40% poorest countries fail to support learners during COVID-19 crisis
About 10 per cent of countries worldwide have laws that help ensure full inclusion in education, UNESCO’s 2020 Global Education Monitoring (GEM) report has revealed.
The report tagged, “Inclusion and education – All means all,” provided an in-depth analysis of key factors for exclusion of learners in education systems worldwide.
It estimated that about 40 per cent of low and middle-income countries have not supported disadvantaged learners during this temporary schools’ shutdown.
The 2020 GEM report urged countries to focus on those left behind as schools reopen so as to promote equity. The Director-General of UNESCO, Audrey Azoulay said, “To rise to the challenges of our time, a move towards more inclusive education is imperative”,
“Rethinking the future of education is all the more important following the COVID-19 pandemic, which further widened and put a spotlight on inequalities. Failure to act will hinder the progress of societies.”
The report is to monitor progress across 209 countries in achieving the education targets adopted by UN member-states in the 2030 agenda for sustainable development.
The report noted that 258 million children and youth were entirely excluded from education, with poverty as the main obstacle to access.It read in part, “In low- and middle-income countries, adolescents from the richest 20 per cent of all households were three times as likely to complete lower secondary school as those from the poorest homes.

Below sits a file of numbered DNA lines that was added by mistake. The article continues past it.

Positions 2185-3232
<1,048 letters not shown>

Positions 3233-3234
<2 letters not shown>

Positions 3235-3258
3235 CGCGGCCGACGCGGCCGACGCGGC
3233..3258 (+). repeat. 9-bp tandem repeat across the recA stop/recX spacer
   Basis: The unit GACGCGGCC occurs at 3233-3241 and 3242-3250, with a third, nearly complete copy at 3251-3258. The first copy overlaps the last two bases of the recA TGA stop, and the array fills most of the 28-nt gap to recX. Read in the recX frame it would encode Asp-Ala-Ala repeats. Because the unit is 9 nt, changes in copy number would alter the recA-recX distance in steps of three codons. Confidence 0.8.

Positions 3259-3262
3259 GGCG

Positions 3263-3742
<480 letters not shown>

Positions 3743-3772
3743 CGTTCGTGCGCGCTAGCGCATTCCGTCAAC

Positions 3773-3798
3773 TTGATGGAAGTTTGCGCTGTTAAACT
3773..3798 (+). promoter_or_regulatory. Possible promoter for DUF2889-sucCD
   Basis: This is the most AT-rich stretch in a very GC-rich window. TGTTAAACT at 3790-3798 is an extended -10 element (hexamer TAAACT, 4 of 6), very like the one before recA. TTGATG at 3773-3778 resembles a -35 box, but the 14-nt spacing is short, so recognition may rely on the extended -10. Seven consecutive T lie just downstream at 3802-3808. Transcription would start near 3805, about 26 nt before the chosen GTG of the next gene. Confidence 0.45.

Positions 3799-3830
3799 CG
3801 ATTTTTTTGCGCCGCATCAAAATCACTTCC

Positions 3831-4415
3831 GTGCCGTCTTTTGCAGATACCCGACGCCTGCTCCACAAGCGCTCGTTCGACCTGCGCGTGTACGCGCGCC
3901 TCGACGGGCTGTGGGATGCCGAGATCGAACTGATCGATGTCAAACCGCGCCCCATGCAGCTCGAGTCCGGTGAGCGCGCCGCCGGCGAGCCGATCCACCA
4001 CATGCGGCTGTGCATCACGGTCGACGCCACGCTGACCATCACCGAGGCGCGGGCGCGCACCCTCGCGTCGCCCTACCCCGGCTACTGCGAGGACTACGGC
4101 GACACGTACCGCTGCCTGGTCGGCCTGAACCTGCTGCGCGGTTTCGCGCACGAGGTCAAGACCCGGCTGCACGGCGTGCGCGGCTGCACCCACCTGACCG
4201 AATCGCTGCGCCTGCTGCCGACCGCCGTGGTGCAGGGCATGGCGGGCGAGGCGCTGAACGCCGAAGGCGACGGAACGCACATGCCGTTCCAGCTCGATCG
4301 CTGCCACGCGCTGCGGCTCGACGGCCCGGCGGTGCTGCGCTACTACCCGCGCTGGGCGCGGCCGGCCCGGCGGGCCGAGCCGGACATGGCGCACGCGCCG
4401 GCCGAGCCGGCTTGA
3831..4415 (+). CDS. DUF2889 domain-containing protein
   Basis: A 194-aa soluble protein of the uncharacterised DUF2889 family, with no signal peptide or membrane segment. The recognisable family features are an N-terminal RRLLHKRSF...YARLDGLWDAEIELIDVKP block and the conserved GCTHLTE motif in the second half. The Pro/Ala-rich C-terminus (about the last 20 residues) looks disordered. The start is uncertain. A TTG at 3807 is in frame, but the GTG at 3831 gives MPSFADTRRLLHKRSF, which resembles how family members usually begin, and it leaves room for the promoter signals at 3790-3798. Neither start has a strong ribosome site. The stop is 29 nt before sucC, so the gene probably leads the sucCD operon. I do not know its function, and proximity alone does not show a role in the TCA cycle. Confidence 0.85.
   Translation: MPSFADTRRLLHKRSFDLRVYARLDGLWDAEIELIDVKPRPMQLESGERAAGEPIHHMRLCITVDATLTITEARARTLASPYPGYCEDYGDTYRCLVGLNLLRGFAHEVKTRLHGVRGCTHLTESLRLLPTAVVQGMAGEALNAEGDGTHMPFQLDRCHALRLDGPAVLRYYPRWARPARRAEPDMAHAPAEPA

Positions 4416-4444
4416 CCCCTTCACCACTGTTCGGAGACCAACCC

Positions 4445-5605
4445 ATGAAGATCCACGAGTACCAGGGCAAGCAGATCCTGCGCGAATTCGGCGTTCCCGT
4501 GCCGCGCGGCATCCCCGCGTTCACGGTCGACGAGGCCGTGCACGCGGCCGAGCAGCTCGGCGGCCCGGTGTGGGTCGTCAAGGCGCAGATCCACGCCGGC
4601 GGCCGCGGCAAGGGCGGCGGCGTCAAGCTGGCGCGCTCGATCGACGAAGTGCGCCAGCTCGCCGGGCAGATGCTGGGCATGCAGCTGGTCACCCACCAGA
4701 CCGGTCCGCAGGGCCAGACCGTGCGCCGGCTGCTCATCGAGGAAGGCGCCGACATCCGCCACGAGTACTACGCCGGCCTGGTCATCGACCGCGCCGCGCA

“Ten-year old students in middle and high-income countries who were taught in a language other than their mother tongue typically scored 34 per cent below native speakers in reading tests. In ten low- and middle-income countries, children with disabilities were found to be 19 per cent less likely to achieve minimum proficiency in reading than those without disabilities.
The report added that two countries in Africa still ban pregnant girls from school, 117 allowed child marriages, while 20 had yet to ratify the convention of the International Labour Organisation (ILO), which bans child labour. Director of the GEM report, Manos Antoninis noted that COVID-19 has given nations the opportunity to think afresh about their education systems.
“But moving to a world that values and welcomes diversity won’t happen overnight. There is an obvious tension between teaching all children under the same roof and creating an environment where students learn best. But, COVID-19 has shown us that there is scope to do things differently, if we put our minds to it.”
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